Monday was the first day back to school for children across the country following the deadly rampage in Connecticut, leaving many parents on edge. School officials are trying to reassure both parents and children about their school's safety, while at the same time, addressing what happened.
"You know, it's scary what went on." While the deadly rampage in Newtown, Connecticut happened hundreds of miles away, it hit close to home for many parents sending their children off to school Monday morning. "We don't want to bring it up to them and scare them," said John Bassaner, the father of two children, "but we're definitely scared to put 'em to school everyday."
"Never wanna let them out of your sight," said Michael Stoehr, holding his pre-schooler close, "but you just gotta go with it."
School officials in Egg Harbor City understand the fears and are doing what they can to reassure both parents and students. "We're not only trying to maintain safety today, we maintain it everyday," said the Superintendent of Schools, John Gilly, III, "and we do the best that we possibly can each and every day that their children are here."
"I also ensured the students that their safety is our priority here," said Jack Griffith, Principal of the Egg Harbor City Community School, "I explained to them, that's why we do drills."
Multiple drills are held every month- something required by law - and even an active-shooter drill is something students and staff practice, just in case the unthinkable happens.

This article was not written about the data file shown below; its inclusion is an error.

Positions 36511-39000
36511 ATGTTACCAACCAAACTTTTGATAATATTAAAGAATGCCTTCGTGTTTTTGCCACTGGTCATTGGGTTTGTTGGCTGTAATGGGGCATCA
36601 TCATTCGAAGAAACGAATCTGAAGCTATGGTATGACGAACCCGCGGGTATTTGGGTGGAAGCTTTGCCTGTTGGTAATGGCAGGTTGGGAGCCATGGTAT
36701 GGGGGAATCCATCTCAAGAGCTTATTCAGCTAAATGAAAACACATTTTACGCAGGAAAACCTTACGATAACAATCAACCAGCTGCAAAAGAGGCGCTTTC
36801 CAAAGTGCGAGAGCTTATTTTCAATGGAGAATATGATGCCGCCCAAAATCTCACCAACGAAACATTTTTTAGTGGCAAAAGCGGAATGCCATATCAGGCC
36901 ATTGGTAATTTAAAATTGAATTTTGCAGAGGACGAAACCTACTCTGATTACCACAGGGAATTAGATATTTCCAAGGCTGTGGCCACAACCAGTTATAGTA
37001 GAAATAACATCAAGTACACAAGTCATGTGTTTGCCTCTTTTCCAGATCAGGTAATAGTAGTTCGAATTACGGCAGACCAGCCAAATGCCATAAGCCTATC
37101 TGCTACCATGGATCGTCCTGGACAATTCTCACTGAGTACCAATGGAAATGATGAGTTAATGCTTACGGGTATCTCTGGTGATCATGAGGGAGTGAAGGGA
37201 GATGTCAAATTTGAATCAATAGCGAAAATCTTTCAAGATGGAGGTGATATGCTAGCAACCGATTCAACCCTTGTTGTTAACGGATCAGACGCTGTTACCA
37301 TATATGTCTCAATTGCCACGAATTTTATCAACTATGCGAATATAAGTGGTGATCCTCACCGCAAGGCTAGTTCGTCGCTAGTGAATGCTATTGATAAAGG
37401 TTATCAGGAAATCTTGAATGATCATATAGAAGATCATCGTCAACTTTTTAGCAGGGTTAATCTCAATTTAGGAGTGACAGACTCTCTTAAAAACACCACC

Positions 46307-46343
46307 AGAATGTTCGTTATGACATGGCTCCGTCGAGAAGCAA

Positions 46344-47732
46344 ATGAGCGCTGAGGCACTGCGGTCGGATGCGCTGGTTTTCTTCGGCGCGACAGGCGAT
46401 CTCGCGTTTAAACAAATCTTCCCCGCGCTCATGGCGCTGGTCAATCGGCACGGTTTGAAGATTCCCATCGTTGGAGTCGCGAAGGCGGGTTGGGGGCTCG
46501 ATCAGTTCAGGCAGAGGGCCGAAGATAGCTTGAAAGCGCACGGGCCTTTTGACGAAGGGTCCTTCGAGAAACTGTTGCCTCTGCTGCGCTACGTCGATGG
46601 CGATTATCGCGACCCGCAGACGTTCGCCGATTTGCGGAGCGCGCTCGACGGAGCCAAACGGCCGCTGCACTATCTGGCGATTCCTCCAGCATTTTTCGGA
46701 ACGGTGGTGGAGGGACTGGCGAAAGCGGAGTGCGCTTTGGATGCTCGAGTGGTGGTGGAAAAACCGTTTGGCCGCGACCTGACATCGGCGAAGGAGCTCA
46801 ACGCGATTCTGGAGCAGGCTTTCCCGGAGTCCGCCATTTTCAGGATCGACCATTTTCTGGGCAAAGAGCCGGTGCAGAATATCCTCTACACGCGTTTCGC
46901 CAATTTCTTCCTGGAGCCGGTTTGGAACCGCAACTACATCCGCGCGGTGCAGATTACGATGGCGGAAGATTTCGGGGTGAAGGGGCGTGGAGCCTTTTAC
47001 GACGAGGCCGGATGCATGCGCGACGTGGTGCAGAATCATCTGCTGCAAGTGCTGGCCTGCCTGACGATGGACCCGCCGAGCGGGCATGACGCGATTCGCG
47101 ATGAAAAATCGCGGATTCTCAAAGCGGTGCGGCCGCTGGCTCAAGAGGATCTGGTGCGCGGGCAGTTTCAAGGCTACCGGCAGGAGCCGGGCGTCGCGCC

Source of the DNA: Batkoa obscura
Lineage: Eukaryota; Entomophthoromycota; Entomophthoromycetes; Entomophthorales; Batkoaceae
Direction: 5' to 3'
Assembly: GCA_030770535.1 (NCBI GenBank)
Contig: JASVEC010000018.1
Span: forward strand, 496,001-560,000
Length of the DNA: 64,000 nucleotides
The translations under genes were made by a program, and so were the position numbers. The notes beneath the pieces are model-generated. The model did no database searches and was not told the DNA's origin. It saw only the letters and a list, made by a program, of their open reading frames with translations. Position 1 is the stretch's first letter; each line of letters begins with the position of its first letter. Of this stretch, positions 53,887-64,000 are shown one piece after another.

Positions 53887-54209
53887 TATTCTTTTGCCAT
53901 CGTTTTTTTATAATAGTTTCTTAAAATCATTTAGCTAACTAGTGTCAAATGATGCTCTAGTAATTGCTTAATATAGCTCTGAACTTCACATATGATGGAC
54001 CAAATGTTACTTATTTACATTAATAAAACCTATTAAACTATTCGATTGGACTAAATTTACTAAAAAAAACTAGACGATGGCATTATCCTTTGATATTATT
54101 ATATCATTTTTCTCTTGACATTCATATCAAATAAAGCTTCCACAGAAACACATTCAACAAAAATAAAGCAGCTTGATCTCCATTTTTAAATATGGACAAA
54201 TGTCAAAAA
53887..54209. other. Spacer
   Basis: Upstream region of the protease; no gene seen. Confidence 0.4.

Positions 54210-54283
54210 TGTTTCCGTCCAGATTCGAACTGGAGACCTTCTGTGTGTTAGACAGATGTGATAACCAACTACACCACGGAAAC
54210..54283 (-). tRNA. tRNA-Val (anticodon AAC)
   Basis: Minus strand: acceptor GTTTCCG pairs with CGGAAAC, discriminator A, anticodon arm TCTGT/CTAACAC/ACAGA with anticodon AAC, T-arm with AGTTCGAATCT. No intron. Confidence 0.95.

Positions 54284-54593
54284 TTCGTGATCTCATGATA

"I'm feeling safe coming to school," said 8th grader, Mario Lima, "knowing that we always practice our drills and everything."
"I feel very safe," said Juliana Snider, "we have teachers looking out for the children."
While school officials are reassuring everyone that safety is their main priority, they're also not shying away from answering questions and talking to students about what happened in Newtown - something that's certainly affected them all. "It struck me to the core," said Gilly.
"The students seem to be OK, they are talking about it," said Griffith, "I think they want to talk about it."
"We're safe when we come here," said Lima.
While many students seem to be coping, many parents say it will take some time before sending their children off to school isn't so scary. "It's just a shame that something like that can happen," said Bassaner, "and thinking about losing my daughter to something - it's just such a tragedy."